President Obama: "On all these issues, but particularly missile defense, this, this can be solved but it's important for him to give me space."
President Medvedev: "Yeah, I understand. I understand your message about space. Space for you..."
President Obama: "This is my last election. After my election I have more flexibility."
President Medvedev: "I understand. I will transmit this information to Vladimir."
Somehow, the Libyans in Benghazi missed the flexibility memo. But the Russians got the message loud and clear: The President of the United States wanted peace in our time.
The Russians have had four years to take the measure of this administration. President Obama's one-time rival and possible successor, Hillary Clinton began our new relationship with Russia by meeting with Foreign Minister Sergei Lavrov. She thought it would be clever to present the dour Russian diplomat with a red plastic button with the Russian word for "re-set" on it. You know, like Staples' red button motto: "That was easy."
Well, it wasn't. Lavrov was not amused. "You got it wrong," he said. Did she ever! State Department gnomes had used the wrong word for re-set. The Russian word they chose means "overcharge." And they didn't even use the Russians' Cyrillic alphabet. If Dan Quayle had messed up like this the media would be hooting all the way to Saturday Night Live.
The British media, however, always delights in highlighting flatfooted missteps by clumsy Yanks. The BBC headlined their story "Button Gaffe Embarrasses Clinton."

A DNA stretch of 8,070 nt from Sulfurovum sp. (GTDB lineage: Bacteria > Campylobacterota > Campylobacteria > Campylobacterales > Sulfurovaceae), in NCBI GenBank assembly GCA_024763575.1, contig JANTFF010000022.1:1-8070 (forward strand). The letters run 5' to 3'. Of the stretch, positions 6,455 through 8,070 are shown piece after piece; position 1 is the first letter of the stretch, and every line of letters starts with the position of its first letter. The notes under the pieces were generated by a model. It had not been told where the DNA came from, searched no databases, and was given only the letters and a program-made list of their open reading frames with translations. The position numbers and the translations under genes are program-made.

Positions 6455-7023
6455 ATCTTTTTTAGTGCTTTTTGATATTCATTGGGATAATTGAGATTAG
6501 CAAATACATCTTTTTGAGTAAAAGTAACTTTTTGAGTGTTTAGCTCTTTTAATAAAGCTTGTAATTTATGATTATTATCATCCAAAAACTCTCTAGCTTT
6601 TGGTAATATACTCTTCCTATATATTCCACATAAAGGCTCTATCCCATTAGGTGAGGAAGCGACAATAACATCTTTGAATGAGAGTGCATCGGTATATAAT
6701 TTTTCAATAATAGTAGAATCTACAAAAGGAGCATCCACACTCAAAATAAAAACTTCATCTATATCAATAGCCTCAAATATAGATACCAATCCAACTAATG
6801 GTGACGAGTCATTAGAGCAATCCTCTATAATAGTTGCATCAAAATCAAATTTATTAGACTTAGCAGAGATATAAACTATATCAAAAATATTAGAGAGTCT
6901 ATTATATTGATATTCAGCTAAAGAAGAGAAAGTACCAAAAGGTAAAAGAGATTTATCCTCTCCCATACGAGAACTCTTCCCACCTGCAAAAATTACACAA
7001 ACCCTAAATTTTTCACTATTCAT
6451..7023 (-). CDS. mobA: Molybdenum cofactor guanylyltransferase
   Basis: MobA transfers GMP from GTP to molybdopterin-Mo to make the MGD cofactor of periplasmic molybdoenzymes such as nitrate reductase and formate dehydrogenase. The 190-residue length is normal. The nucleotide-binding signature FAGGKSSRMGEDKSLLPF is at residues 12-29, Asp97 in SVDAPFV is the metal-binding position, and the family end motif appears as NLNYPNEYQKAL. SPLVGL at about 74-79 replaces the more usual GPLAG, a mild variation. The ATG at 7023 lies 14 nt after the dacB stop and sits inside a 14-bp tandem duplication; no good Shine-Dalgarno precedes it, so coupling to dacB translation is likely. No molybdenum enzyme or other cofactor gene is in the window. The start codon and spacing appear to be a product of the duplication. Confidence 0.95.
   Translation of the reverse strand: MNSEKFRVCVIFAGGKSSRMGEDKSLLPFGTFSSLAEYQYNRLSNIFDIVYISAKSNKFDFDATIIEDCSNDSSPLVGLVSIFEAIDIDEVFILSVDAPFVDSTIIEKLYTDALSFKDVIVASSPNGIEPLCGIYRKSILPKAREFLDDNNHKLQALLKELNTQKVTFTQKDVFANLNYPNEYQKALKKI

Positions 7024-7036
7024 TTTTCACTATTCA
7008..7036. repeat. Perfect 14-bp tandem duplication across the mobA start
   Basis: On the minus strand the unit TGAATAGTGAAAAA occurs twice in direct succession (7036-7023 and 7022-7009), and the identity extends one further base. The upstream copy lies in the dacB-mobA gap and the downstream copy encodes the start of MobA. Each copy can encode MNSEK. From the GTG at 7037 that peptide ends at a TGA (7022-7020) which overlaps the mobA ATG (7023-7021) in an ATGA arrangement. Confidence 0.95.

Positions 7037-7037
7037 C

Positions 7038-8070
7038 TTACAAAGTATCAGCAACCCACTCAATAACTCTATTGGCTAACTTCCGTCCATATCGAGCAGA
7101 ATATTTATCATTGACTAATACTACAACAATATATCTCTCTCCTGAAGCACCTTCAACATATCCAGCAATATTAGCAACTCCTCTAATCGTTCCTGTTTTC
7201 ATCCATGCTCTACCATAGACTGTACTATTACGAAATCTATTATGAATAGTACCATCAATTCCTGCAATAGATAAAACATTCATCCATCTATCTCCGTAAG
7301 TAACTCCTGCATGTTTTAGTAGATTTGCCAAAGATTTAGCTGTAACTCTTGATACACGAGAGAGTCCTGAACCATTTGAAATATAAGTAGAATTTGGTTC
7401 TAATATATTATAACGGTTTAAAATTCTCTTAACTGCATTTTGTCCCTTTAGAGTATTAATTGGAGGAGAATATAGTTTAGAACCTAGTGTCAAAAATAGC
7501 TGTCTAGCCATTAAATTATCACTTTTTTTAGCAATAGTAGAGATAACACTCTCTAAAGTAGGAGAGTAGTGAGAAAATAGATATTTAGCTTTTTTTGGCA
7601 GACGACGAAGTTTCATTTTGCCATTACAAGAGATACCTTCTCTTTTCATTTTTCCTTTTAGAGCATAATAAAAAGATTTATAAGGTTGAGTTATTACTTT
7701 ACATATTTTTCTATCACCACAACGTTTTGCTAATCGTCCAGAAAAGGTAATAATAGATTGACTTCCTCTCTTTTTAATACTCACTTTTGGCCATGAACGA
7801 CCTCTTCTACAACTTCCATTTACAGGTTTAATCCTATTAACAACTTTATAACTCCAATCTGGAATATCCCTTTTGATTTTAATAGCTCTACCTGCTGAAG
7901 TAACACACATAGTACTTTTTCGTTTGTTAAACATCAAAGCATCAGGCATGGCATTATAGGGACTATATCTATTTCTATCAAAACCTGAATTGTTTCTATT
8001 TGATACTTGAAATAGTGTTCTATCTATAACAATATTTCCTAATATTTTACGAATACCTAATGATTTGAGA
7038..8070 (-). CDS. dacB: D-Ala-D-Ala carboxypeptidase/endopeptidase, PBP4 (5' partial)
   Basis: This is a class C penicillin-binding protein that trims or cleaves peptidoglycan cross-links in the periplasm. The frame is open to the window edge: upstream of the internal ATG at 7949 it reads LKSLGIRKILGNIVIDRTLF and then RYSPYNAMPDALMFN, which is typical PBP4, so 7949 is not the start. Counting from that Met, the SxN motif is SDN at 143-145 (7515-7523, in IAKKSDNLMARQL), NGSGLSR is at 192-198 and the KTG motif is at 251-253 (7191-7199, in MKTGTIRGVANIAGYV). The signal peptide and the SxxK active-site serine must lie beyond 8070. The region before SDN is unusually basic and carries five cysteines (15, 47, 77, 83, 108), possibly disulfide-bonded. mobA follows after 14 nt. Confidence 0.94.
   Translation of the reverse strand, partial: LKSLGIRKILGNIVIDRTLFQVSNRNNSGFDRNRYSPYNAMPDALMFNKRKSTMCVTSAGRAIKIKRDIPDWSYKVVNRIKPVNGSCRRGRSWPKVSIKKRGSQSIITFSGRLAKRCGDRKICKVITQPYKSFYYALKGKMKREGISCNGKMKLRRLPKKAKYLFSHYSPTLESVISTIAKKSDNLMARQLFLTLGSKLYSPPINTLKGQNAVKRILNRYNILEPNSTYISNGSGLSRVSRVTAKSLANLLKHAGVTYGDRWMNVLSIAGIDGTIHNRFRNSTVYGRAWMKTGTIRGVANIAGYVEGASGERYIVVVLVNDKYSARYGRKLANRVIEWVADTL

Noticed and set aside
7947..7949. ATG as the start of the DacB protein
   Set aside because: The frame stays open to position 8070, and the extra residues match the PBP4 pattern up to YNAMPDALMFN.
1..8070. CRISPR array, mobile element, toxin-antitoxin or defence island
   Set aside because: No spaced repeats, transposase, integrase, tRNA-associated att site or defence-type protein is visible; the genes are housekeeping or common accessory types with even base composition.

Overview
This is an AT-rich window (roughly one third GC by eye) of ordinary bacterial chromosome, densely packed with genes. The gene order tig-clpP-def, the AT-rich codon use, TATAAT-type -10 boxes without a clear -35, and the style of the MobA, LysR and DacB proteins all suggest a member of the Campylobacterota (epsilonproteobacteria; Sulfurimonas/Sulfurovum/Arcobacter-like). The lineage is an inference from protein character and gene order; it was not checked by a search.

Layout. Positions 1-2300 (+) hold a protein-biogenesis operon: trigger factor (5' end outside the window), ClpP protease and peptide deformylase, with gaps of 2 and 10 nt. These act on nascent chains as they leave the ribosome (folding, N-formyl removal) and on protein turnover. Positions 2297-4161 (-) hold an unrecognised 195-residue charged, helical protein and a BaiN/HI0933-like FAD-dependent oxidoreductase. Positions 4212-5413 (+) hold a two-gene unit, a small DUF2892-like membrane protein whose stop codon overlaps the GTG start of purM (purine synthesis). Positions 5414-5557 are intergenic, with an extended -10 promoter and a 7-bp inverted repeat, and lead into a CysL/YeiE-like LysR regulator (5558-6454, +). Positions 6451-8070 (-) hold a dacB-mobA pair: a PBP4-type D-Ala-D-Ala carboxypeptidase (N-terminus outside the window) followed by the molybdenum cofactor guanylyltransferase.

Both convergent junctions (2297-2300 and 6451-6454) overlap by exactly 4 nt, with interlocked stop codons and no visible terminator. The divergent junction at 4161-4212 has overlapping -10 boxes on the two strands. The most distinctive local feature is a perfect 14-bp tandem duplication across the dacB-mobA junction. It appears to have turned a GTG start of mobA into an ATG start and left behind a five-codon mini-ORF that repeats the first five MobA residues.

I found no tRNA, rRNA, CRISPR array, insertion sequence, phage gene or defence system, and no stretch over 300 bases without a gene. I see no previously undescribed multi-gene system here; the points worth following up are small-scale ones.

But the Beeb got their story wrong, too. Nothing embarrasses a Clinton. We have George Stephanopoulos's word on that: "The Clintons have no shame; it's a great advantage in politics." So it has proved to be.
A year later, in 2010, President Obama was able to host Dmitri Medvedev for a "summit" at Ray's Hell Burger, an Arlington joint the president likes. This was just days after the FBI had uncovered a large Russian spy ring. Ten agents were nabbed, not questioned, not even patted down, and given first class airfare home. Suddenly, it seemed, we were all back in the USSR.
Not to worry, though. President Obama found that an opportune time to sign a one-sided arms control treaty Russia had wanted. Trust, don't verify.
The Obama administration decided to stiff-arm the Poles, the Czechs, the Hungarians in order to make nice to Vladimir Putin. So President Obama ditched anti-missile defense the Eastern European NATO partners had been relying on.
The idea was to get Russian cooperation on matters like restraining Iran's lunge for nuclear weapons.
Don't hold your breath. The Russians have been working hard to pull the teeth of any sanctions on Iran.
Finally, we have Hillary's swan song: The outgoing Secretary of State sternly warns the Kremlin (and China, for good measure) they will "pay a price" for failing to back the Obama administration's plans for Syria, whatever they may be.
Exactly what price will they pay, Madame Secretary? The past four years have abundantly shown Moscow and Beijing that this administration's words are empty.
Long gone are the days when the KGB took President Reagan's measure:
"With Reagan," the spymasters told their Kremlin superiors, "words are deeds." With Obama, deeds are words.
If you doubt that, consider Mr. Obama's first Executive Order. Number it Executive Order Zero. With cameras clicking and boom microphones straining to record his every syllable in the Oval Office, President Barack Obama decreed:
Guantánamo Bay Will Close in One Year
So let it be written. So let it be done. Whatever.
We do not want a new Cold War with Russia. Gov. Romney erred gravely in publicly calling Russia "our Number One Strategic Enemy." President Reagan never said such a thing publicly.
Instead, he urged Americans not to blind themselves to the machinations of an "evil empire." Reagan let Pravda howl-thus letting them admit he must have meant them. But he took care to be the great friend of the Russian people. Reagan stood for their freedom. He championed their religious liberty.
The Obama administration has returned to the invertebrate policies of the Carter administration with respect to Russia. We can expect nothing but failure from such flexibility.